The film is fed from a delivery spool 29 located within the space defined by the flared partition wall l8 and passes over an idler roll 30, and thence in ,contact with the aligned surfaces of the plates 25 and 26 and a wedge plate 3|, and thence over a vacuum feed roll 32 to the takeup spool 33 which is located within the space defined by the flaring partition wall H. The wedge plate is adjustable by a screw 3| having a cali brated knob 31* which enables the operator to accurately vary the width of the exposure slit.

With the lens 20 in focus with the ground image, a minute fraction of the image will at film, so that during each instant oi! exposure the film and the ground image will be relatively stationary to one another, which results in a progressive exposure of the film and the imprint of a sharply defined continuous image.

The vacuum feed roll 82 is provided in its surface with a multiplicity of apertures 38 which, when the roll is attached to a suitable suction device, will create a vacuum which serves to hold the film firmly against the roller surface so that no slippage can occur, and an even and uniform ieeding or the film will be insured.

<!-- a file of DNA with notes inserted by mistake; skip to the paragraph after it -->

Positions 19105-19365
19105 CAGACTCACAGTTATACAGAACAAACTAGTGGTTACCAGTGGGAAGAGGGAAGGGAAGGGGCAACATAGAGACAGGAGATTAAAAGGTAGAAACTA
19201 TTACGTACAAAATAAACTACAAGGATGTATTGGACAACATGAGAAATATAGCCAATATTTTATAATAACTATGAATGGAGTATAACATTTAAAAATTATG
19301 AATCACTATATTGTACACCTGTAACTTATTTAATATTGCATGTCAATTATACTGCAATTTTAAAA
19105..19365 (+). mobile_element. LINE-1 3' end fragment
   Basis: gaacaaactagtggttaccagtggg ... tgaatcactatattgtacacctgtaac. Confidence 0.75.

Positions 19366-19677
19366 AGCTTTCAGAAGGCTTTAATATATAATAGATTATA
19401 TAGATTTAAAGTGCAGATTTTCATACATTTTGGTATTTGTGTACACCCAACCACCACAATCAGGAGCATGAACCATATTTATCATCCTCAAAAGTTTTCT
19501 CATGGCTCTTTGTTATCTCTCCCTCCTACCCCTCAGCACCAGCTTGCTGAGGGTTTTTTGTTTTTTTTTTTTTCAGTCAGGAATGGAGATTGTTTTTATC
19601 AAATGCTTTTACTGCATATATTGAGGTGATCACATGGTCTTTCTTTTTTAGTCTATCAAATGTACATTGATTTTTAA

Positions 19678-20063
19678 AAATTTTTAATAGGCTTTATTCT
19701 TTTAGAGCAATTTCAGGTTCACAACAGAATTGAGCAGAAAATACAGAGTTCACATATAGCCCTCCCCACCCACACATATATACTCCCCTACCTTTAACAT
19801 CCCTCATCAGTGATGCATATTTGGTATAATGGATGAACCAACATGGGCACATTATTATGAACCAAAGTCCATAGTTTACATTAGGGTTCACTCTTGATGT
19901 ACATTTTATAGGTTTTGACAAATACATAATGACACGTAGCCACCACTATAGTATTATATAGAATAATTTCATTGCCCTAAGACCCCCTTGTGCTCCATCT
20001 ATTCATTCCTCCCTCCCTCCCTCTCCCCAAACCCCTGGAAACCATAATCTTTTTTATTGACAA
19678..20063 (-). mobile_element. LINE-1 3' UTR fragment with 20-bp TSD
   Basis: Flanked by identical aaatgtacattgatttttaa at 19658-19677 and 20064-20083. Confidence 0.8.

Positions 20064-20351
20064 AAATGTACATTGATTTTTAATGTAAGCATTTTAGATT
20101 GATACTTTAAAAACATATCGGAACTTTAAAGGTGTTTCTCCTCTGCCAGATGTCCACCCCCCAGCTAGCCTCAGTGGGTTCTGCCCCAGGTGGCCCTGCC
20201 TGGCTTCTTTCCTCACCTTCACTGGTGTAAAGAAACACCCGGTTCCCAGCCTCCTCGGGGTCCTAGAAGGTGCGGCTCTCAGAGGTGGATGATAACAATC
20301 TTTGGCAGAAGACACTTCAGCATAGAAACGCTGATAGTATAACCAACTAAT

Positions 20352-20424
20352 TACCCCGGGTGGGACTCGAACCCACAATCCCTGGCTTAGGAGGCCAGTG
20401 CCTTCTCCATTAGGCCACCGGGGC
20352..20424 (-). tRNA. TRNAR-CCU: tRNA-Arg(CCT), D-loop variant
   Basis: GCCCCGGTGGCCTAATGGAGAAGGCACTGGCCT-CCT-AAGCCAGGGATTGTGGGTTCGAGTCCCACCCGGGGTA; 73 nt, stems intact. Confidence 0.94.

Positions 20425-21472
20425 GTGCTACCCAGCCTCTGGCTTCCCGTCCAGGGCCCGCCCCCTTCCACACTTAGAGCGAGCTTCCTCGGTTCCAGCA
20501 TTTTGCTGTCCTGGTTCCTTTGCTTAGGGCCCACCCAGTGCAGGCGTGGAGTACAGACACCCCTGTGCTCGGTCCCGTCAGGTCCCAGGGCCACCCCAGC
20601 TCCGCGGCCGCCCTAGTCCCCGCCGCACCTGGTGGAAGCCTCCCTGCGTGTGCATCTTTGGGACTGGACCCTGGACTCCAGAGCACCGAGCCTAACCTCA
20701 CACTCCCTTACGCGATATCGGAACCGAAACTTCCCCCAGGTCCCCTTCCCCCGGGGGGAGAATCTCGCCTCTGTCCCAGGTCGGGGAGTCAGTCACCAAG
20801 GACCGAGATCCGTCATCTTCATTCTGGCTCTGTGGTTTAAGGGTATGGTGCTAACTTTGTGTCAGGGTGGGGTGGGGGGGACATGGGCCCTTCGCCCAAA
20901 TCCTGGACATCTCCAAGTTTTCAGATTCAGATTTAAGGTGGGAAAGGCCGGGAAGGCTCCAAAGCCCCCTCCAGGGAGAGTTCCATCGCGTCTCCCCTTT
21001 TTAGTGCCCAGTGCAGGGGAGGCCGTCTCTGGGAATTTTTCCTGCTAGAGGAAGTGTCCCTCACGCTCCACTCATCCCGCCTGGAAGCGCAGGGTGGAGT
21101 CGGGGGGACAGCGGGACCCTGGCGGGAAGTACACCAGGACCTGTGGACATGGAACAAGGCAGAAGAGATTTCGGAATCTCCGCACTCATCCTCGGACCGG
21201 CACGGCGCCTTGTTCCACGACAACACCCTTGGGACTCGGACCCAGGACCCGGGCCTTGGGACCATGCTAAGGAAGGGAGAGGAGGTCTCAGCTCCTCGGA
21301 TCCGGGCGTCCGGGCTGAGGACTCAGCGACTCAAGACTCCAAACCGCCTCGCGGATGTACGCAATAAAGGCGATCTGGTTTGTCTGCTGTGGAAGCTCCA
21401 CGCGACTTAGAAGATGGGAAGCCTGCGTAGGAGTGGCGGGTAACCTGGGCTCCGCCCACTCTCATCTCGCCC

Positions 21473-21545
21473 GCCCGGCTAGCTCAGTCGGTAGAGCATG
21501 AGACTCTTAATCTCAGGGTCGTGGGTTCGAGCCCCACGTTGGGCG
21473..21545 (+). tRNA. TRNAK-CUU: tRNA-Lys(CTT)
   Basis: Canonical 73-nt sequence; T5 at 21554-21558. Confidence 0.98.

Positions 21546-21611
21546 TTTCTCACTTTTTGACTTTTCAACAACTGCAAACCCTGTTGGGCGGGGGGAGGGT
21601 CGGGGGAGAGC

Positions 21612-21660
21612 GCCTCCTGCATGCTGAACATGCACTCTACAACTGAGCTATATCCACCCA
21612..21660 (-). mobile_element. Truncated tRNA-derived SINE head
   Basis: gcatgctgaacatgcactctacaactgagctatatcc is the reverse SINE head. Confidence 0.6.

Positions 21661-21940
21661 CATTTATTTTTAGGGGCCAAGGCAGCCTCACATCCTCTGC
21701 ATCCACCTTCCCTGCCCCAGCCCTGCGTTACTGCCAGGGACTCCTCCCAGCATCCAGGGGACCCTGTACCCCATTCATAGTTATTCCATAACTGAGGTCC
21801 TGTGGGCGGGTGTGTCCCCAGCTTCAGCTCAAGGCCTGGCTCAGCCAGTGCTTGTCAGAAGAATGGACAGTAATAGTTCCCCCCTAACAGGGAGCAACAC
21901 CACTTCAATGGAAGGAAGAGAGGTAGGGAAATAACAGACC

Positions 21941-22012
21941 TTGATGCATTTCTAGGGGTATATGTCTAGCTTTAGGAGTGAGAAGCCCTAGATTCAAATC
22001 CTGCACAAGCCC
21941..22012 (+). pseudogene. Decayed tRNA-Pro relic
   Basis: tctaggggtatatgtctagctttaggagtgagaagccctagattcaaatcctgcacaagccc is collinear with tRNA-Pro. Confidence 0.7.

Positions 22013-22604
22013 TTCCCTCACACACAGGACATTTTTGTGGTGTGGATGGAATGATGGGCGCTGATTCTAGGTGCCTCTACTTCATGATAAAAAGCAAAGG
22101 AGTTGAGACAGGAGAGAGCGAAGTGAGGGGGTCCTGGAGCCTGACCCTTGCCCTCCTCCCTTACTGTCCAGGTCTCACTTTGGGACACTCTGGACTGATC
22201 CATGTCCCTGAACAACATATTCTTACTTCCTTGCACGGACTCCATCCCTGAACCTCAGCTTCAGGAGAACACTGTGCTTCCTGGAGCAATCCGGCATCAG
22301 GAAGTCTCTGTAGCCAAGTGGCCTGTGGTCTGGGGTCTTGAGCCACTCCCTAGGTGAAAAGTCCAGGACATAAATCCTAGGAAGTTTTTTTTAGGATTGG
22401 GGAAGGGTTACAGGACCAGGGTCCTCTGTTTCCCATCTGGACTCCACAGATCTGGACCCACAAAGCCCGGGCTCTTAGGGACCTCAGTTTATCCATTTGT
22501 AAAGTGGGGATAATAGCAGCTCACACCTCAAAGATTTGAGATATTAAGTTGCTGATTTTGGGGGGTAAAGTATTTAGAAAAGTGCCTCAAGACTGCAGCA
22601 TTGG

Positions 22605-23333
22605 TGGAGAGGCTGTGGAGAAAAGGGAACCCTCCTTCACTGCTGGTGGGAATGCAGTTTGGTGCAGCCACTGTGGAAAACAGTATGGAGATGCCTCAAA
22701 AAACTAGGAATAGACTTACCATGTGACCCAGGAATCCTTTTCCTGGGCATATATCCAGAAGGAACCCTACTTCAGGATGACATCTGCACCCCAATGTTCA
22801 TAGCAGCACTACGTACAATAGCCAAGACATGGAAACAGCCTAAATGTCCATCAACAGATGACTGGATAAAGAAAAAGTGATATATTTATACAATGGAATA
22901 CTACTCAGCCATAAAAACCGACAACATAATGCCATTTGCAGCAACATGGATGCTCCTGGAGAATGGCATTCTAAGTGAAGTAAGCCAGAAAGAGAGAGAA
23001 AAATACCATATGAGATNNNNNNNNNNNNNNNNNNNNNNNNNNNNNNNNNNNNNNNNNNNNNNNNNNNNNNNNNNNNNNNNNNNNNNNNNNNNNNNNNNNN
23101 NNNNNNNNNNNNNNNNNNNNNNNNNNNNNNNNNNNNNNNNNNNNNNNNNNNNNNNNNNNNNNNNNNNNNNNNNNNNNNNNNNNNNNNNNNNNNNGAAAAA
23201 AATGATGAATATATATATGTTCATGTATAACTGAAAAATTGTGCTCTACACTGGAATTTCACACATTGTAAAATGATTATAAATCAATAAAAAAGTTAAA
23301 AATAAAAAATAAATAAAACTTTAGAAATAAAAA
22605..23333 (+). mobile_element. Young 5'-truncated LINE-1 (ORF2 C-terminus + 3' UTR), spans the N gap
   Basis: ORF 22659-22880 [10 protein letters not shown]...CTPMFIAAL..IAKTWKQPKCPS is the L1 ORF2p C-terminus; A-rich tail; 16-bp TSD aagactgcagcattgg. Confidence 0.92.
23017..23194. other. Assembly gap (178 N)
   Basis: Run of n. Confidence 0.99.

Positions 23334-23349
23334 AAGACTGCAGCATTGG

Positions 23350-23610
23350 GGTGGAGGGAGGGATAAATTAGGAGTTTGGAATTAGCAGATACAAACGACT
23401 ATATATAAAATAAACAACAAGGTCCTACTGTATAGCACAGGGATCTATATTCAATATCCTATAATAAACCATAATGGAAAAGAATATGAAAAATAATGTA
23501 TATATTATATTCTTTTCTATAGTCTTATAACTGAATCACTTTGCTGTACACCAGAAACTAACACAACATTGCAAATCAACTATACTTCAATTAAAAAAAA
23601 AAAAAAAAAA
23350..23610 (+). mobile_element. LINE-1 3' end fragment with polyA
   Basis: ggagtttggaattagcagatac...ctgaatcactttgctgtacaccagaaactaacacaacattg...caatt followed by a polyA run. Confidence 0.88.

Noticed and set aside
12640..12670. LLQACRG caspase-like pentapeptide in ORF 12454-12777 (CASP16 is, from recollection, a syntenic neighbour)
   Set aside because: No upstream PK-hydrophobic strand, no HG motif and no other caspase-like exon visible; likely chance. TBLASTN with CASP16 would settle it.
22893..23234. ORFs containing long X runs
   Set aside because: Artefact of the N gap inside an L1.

The film passes under a guide roll 35 which holds it in close adjacency to the surface oi the feed roll, and an interior shoe 8% is provided which blocks of! the vacuum on the delivery side or the feed roll, so that the film, after passing over a guide roll 37, will be freed from the pull of the vacuum and pass forwardly to the takeup roll 33. The feeding mechanism for the rolls and other associated mechanisms will be presently described in detail.

In order that the operator may have before him a constant image of the area presented to the sensitized film, I provide an elongated indicator strip 38 (Fig. 2) (endless or otherwise),

having a run which passes between a clear glass plate 39 and a ground glass plate it having marked thereon a longitudinal line or lines 82 visible through an elongated window 4i in the rear or top of the camera casing. However, the longitudinal line might be inscribed on the indicator strip itself without modifying the nature of the visual indication presented to the eye of the operator.